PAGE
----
Re: [AMBER] Can we combine amber and gaff atom types?

From: Aditya G Rao <>
Date: Thu, 3 Nov 2016 18:39:58 +0200

Dear Carlos and David,
Thanks a lot for the suggestions and the explanation!

.David: What exactly do you mean by, " As needed you may distribute the
excess charge this imparts to the sulfur and the first carbon on the
pyrrole to get the net charge back to (-1)"?

Thanks in advance!

On Wed, Nov 2, 2016 at 10:44 PM, David Cerutti <> wrote:

> ^ Agree with Carlos, the interface between parameter sets should be
> minimal. This is what I was getting at further down in my novella--take
> ff14sb atom types for everything up to perhaps the sulfur on the side
> chain. Now if we can retain the charges up to CB (type 2C) we can ensure
> that the ff14sb backbone behavior (which is where the most effort has been
> done) stays put. That's what we can focus on now. First, reference
> amino12.lib in the $AMBERHOME/dat/leap/lib directory and mirror the charges
> for ACE, NME, and the modified CYS up through CB. As needed you may
> distribute the excess charge this imparts to the sulfur and the first
> carbon on the pyrrole to get the net charge back to (-1).
> To get the best parameters for ff14sb you will need to refit charges on the
> pyrrole group and sulfur while retaining the other charges that correspond
> to atoms ff14sb does describe. I wouldn't recommend trying to map the
> pyrrole atom types to ff14sb equivalents: that thing has chemical groups
> that aren't in proteins, which puts you in a different ball park. As soon
> as you need new atom types, they might as well be called "plain", salted",
> and " honey roasted," so the goal here is to invest an appropriate amount
> of effort to make something compatible with the rest of your protein. The
> central dogma of ff14sb is "Hartree Fock 6-31g* charges, with bonded
> parameters to mimic a vacuum phase MP2 / cc-pvTZ potential energy surface"
> and that's what we'll do.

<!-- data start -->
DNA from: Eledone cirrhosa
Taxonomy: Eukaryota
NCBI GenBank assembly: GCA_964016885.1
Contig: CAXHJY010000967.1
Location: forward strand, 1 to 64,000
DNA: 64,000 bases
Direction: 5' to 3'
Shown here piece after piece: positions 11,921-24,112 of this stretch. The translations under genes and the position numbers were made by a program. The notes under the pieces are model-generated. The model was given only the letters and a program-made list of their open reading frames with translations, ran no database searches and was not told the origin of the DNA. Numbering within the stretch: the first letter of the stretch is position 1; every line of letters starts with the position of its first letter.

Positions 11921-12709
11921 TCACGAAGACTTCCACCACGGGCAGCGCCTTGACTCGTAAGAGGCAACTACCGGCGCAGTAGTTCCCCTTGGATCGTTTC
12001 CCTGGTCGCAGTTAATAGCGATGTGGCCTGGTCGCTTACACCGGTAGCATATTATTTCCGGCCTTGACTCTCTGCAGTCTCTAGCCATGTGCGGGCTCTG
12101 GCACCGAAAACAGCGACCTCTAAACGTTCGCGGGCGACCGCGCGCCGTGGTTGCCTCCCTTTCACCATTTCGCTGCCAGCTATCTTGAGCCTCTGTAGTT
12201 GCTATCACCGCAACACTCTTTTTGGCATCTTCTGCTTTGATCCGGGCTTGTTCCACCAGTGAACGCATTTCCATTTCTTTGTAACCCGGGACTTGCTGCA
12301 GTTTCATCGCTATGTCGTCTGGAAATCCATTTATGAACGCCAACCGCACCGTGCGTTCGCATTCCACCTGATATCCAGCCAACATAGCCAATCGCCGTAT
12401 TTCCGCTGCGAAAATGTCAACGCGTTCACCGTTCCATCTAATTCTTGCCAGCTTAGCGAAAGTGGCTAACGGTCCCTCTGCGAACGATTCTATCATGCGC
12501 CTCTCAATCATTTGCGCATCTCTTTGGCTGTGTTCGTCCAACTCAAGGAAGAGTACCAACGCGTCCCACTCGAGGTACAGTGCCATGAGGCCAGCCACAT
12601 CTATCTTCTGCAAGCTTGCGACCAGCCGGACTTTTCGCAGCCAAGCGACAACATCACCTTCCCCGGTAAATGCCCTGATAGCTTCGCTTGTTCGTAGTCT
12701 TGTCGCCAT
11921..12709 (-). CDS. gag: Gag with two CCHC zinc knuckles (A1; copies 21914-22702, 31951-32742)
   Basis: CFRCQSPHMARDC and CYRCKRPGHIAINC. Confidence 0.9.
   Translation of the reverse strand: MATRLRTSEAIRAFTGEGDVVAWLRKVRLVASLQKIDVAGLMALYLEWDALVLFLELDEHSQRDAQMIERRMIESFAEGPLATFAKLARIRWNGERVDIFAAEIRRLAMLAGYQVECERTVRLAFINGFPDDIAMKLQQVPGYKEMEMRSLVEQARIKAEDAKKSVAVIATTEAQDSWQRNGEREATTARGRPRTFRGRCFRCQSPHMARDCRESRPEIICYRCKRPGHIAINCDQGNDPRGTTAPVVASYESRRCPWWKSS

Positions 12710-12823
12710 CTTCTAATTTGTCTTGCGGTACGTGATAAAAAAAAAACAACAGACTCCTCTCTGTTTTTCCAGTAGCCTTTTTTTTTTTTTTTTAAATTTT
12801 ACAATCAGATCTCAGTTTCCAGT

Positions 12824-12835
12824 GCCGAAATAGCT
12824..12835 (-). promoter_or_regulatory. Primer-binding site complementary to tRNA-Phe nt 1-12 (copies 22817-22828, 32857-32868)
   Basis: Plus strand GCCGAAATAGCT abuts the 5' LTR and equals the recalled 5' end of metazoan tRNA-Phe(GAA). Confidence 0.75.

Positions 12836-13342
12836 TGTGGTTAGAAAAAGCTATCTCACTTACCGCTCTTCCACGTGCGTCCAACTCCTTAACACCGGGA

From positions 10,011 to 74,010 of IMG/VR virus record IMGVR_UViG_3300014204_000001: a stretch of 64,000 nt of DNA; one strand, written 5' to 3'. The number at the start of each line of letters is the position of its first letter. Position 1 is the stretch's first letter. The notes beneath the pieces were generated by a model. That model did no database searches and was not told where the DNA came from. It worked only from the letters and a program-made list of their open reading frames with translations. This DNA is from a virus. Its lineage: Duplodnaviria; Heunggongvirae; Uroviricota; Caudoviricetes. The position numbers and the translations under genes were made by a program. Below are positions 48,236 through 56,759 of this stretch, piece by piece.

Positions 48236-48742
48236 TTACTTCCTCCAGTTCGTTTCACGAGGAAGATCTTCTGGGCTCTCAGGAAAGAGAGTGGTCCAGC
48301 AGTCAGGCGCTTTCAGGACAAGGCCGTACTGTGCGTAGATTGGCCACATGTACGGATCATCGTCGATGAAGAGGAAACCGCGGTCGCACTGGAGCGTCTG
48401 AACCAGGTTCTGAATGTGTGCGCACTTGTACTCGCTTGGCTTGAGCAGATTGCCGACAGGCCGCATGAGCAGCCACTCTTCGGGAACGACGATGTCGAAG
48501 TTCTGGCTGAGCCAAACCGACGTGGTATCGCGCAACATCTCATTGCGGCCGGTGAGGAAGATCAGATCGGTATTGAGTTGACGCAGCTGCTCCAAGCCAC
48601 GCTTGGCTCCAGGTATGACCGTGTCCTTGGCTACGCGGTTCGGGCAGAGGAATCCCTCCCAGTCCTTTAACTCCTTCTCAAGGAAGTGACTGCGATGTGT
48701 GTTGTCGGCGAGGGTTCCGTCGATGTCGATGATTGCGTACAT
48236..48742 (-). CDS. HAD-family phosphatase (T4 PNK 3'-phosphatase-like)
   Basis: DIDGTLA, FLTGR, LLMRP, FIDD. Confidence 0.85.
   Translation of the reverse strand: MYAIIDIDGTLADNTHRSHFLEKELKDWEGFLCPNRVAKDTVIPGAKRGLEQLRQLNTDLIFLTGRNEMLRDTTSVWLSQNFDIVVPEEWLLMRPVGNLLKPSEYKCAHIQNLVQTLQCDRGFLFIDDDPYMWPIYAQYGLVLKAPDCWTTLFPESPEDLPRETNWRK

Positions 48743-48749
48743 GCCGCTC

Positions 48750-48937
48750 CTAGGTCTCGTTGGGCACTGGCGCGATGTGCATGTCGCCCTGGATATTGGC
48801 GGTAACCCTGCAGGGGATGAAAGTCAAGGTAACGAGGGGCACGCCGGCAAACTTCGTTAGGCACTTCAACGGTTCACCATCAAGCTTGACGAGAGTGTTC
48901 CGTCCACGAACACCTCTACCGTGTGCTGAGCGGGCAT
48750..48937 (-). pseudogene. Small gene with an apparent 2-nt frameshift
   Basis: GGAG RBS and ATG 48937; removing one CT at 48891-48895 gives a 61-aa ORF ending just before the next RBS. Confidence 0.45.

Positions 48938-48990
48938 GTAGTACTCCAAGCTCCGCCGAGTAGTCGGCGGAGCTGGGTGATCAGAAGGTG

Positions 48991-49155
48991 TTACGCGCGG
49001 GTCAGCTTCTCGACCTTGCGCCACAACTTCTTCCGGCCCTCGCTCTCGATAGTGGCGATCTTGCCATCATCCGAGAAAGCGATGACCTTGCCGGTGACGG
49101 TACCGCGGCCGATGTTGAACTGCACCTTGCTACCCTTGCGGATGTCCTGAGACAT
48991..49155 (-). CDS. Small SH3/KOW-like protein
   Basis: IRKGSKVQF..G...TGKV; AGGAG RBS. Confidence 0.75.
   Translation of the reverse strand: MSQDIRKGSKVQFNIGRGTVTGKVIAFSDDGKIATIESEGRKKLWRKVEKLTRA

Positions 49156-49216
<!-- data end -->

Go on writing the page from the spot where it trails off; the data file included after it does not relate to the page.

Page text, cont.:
> One thing I didn't realize when I first replied is that your modified amino
> acid is BIG. The first capability we need is to be able to make plausible
> conformations of your nonstandard residue. Cysteine covalently bonded to
> not just one ring system but a macrocycle of four! This is going to create
> a challenge, but what it means is that you may want to trim away the excess
> before trying new parameter development. *My advice would be this: take
> bond and angle parameters from our libraries, decide on charges for the big
> system, then create a stripped-down, tiny system and try to develop the
> torsion parameters for the pyrrole :: ethanethiol interface.* In what
> follows I'm providing detailed instructions to carry out that idea.
> First, take bond and bond angle parameters straight from ff14SB or GAFF,
> using Carlos's logic: these parameters are derived prior to charge fitting
> and can, in most protocols, be taken as given. They're also more
> consistent across different atom types ({2C, CT, 3C}-CT-N, etc.)--the
> different atom types largely come from our efforts to get increasingly
> accurate torsions in slightly different chemical situations, but when we do
> that we typically just clone the bond and bond angle parameters from their
> root types (2C, 3C, and CX are all from CT). Just find the best matches